Do You Have SAD? (How to Handle Seasonal Affective Disorder)

Winter is now officially here. For some people this season isn’t just filled with happy holiday family events, hot cocoa by the fire, and sledding. If you’ve been feeling a bit down lately and aren’t sure why, you may have SAD. SAD is short for Seasonal Affective Disorder. This is a surprisingly common disorder. Nearly one in twenty people suffer from it. SAD symptoms vary from person to person and can get quite severe. While one person might need a little more self-motivation to get up every morning others might feel so depressed they require work with a counselor to get through. The most common symptoms of sad include:

  • Feeling lethargic
  • Loss of appetite
  • Lack of motivation
  • Mood swings
  • Body feeling heavy or weak
  • Unusual anxiety or worry
  • Aptness to oversleep

Not surprisingly, SAD usually hits hardest during winter but begins in fall for many people. This is believed to be linked to the shortened days as the seasons get colder. The shorter the day, the less light people get. This is made worse during dreary, cloudy days. When humans don’t get enough sunlight they produce more melatonin than normal. This biological function is perfect for many animals as it stimulates hibernation. It can be not so helpful to us humans who still have responsibilities to perform during the season. Studies have shown that one very successful way to combat SAD is through light therapy.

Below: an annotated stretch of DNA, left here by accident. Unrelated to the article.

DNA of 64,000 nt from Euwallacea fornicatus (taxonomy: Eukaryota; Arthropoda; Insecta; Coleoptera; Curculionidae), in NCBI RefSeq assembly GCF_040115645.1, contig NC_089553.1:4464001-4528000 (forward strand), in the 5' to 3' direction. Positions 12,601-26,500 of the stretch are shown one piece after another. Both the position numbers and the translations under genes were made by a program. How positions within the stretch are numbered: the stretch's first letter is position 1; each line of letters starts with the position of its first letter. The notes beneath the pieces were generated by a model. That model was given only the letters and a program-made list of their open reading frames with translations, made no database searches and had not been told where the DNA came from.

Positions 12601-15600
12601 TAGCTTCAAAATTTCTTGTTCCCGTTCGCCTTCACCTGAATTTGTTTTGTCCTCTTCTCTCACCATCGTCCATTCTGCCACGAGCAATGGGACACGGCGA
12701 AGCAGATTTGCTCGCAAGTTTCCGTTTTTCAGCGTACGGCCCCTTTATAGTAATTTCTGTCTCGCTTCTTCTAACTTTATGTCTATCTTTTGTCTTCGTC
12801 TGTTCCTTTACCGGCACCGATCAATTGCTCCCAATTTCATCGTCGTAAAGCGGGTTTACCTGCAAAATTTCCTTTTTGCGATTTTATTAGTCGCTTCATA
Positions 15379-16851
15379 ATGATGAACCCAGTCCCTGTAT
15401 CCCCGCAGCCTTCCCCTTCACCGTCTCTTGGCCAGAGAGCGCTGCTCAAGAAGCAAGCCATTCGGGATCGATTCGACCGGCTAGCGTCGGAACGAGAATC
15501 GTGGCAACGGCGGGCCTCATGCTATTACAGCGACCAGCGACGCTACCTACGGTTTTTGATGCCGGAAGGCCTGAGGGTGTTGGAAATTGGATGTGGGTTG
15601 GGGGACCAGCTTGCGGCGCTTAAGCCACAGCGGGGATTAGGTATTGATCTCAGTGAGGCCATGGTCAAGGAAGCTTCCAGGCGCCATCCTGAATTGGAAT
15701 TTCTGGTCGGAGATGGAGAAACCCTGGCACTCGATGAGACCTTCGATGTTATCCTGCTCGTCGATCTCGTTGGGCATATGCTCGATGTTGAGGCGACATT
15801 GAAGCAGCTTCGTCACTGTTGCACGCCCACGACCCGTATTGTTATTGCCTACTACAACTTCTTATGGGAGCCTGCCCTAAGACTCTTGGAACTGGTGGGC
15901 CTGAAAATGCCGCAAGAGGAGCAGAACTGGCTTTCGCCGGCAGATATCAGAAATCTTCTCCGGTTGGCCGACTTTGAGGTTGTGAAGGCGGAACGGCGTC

Light therapy is a highly recommended way of combating SAD. By using light boxes (special lighting fixtures) in your home you can replicate ideal sunny conditions. There are some that you simply turn on and other that simulate a rising sun, which starts off dim and grows brighter as you awaken. The treatment time for using these light boxes varies so it would be wise to contact your doctor before using it. Light boxes can be invaluable for those with SAD but natural sunlight is always the best option whenever possible.

Don’t be afraid to get outside and soak up the rays whenever you can. To further help with SAD, take a careful look at your diet and see what you can improve. Diet has a huge role in not only physical health but mental health as well. Heavy, fatty foods and carbohydrates tend to make us feel weighed down and tired. Stick with plenty of fresh fruits, vegetables and lean meats. Try to drink lots of water and stay away from soda, sugar-filled juices and alcohol. Coffee might make you feel more awake but it is a farce.

Cut back on the caffeine and look into more natural ways to wake up your body, such as exercise. There is no excuse to not exercise, particularly in cold weather when we’re more apt to become couch potatoes. Those who suffer from SAD will greatly benefit from a quick, daily workout.

 

*Image courtesy Flickr Creative Commons.

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